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From "Joep Rottinghuis (JIRA)" <j...@apache.org>
Subject [jira] [Commented] (YARN-3815) [Aggregation] Application/Flow/User/Queue Level Aggregations
Date Fri, 19 Jun 2015 20:10:00 GMT

    [ https://issues.apache.org/jira/browse/YARN-3815?page=com.atlassian.jira.plugin.system.issuetabpanels:comment-tabpanel&focusedCommentId=14593890#comment-14593890
] 

Joep Rottinghuis commented on YARN-3815:
----------------------------------------

For flow-level aggregates I'll separately write up ideas about how to do that.
In short we need to focus on write performance, plus the fact that we have to deal with the
need to aggregate increments to aggregates from running applications. This makes it tricky
to do correctly, specifically when apps (and ATS writers) can crash and need to restart. We'll
have to keep track of the last values written. Initially I thought that using a coprocessor
to do this server side solves the problem. The challenge is that it will be invoked in the
write-path of individual stats, so slow writes to a second region server (hosting the agg
table/row) can have a rippling affect on many writes. Even worse, we can end up with a deadlock
situation under load conditions when the agg table/row happens to be hosted on the same region
server and the current write is blocked on the completion of coprocessor which needs to write
but is blocked on a full queue on its own region server.

It think the solution will be to do something in the spirit of readless increments as used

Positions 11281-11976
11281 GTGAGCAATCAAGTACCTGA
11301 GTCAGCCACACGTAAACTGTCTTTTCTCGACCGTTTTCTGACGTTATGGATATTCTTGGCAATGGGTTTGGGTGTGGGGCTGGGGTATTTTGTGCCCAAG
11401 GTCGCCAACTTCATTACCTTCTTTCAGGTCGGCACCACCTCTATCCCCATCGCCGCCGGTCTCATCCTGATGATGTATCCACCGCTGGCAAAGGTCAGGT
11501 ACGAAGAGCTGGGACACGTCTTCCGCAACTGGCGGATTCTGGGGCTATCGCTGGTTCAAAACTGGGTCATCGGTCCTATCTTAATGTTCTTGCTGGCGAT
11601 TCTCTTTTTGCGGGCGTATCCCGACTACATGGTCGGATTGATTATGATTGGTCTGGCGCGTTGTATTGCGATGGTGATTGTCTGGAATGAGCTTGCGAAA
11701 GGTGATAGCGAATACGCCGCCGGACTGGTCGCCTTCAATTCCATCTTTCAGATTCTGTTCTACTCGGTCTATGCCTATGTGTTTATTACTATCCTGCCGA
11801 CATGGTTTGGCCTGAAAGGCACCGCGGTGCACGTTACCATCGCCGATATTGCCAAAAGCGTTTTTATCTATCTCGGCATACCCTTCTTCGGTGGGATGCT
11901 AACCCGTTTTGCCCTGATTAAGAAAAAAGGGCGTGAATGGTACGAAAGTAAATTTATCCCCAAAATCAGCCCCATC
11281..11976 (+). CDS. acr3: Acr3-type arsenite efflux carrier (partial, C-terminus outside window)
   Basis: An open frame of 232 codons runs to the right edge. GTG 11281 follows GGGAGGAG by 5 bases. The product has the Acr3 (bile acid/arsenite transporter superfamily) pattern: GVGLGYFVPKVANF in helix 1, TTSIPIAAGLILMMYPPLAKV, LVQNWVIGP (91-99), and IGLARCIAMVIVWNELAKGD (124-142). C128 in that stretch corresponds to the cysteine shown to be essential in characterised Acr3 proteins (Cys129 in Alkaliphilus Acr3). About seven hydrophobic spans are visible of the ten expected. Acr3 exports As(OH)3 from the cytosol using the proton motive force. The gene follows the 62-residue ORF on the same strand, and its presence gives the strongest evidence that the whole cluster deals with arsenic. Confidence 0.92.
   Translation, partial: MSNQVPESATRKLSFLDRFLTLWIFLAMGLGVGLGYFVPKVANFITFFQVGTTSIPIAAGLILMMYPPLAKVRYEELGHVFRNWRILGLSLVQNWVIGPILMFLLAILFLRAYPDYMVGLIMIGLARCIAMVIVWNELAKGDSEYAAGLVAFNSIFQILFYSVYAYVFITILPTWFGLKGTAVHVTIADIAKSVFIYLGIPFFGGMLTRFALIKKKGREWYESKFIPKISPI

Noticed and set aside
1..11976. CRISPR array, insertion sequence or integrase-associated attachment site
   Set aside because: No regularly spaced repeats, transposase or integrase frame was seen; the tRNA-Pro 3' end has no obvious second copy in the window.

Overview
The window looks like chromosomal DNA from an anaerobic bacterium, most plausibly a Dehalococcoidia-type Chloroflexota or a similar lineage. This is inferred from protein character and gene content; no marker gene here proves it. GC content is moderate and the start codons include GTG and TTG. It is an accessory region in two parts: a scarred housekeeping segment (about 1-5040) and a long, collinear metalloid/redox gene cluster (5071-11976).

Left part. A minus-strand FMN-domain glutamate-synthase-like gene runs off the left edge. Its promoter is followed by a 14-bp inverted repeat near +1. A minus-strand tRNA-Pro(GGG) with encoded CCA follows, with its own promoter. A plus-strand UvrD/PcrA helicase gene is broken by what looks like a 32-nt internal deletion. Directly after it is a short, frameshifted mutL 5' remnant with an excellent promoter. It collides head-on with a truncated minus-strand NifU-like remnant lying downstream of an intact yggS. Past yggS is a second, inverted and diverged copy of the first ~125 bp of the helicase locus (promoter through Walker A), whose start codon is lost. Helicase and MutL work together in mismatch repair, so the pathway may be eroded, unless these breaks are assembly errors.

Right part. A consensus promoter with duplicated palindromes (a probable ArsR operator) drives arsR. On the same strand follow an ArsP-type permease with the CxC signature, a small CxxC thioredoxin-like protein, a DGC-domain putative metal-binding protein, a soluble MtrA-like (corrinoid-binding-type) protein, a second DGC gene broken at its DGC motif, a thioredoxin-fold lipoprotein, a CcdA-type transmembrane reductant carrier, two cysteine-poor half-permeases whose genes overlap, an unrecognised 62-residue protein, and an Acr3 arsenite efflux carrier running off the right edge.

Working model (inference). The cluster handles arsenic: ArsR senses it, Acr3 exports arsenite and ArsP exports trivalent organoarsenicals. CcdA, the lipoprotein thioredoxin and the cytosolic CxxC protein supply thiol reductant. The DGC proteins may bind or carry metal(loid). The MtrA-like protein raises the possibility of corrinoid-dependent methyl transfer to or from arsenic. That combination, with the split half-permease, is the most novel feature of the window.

in Tephra. Similarly we'd collapse values only when flushes or compactions happen, and then
aggregation is restricted to a single row which is locked without issues. On reads we collapse
the pre-aggregated values plus the values from currently running jobs. The significant difference
will be that we can compact only when jobs are complete. I'll try to write up a more detailed
design for this.

If we follow [~sjlee0]'s suggestion to make all the other aggregates periodic, then we can
use mapreduce for those. The big advantage is that we can then use control records like we
do in hRaven to efficiently keep track of what we have already aggregated. The tricky ones
will be the long running ones we have to keep getting back to. Ideally we should be able to
read the raw values once and then "spray" they out to the various aggregate tables (cluster,
queue, user) per time period. Otherwise we end up scanning over the raw values over and over
again.

> [Aggregation] Application/Flow/User/Queue Level Aggregations
> ------------------------------------------------------------
>
>                 Key: YARN-3815
>                 URL: https://issues.apache.org/jira/browse/YARN-3815
>             Project: Hadoop YARN
>          Issue Type: Sub-task
>          Components: timelineserver
>            Reporter: Junping Du
>            Assignee: Junping Du
>            Priority: Critical
>         Attachments: Timeline Service Nextgen Flow, User, Queue Level Aggregations (v1).pdf
>
>
> Per previous discussions in some design documents for YARN-2928, the basic scenario is
the query for stats can happen on:
> - Application level, expect return: an application with aggregated stats
> - Flow level, expect return: aggregated stats for a flow_run, flow_version and flow 
> - User level, expect return: aggregated stats for applications submitted by user
> - Queue level, expect return: aggregated stats for applications within the Queue
> Application states is the basic building block for all other level aggregations. We can
provide Flow/User/Queue level aggregated statistics info based on application states (a dedicated
table for application states is needed which is missing from previous design documents like
HBase/Phoenix schema design). 



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